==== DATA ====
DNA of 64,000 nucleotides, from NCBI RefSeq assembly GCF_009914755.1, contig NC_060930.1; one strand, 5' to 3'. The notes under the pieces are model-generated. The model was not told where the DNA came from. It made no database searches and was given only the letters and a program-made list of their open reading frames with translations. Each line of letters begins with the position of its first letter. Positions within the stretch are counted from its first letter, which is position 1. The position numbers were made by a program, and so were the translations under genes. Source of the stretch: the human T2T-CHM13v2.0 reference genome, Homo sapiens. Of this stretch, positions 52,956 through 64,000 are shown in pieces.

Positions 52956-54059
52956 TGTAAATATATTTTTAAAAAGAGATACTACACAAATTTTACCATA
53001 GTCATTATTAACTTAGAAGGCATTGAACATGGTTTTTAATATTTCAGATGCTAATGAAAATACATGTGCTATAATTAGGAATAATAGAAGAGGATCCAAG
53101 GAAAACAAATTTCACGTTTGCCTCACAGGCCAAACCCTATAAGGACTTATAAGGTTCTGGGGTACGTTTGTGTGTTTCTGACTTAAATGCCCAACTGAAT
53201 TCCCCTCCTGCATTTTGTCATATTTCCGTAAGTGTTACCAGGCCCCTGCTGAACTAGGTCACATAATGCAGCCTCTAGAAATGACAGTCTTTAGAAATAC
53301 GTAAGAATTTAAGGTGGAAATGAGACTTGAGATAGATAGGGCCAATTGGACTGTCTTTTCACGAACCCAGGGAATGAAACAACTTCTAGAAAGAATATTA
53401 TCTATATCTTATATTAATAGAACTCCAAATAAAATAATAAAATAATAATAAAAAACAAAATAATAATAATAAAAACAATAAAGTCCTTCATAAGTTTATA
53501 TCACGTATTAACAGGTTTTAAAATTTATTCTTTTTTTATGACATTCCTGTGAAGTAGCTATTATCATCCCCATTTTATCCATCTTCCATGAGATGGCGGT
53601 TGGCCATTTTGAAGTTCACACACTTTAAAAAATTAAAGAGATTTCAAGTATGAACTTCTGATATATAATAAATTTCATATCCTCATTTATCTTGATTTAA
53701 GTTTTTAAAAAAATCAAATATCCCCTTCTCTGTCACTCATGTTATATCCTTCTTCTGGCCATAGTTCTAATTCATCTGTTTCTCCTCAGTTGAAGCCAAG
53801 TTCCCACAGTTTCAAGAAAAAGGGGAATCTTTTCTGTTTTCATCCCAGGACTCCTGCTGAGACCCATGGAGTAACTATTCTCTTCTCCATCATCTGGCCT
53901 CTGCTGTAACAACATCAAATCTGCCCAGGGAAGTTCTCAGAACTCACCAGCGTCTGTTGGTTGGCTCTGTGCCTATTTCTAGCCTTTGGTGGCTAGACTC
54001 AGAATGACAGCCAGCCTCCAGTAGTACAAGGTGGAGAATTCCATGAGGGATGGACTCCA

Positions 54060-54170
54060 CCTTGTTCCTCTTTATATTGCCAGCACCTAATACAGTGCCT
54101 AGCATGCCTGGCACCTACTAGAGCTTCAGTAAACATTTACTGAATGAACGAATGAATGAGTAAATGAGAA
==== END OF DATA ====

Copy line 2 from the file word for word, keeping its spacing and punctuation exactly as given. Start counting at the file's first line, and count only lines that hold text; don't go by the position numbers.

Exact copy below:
Positions 52956-54059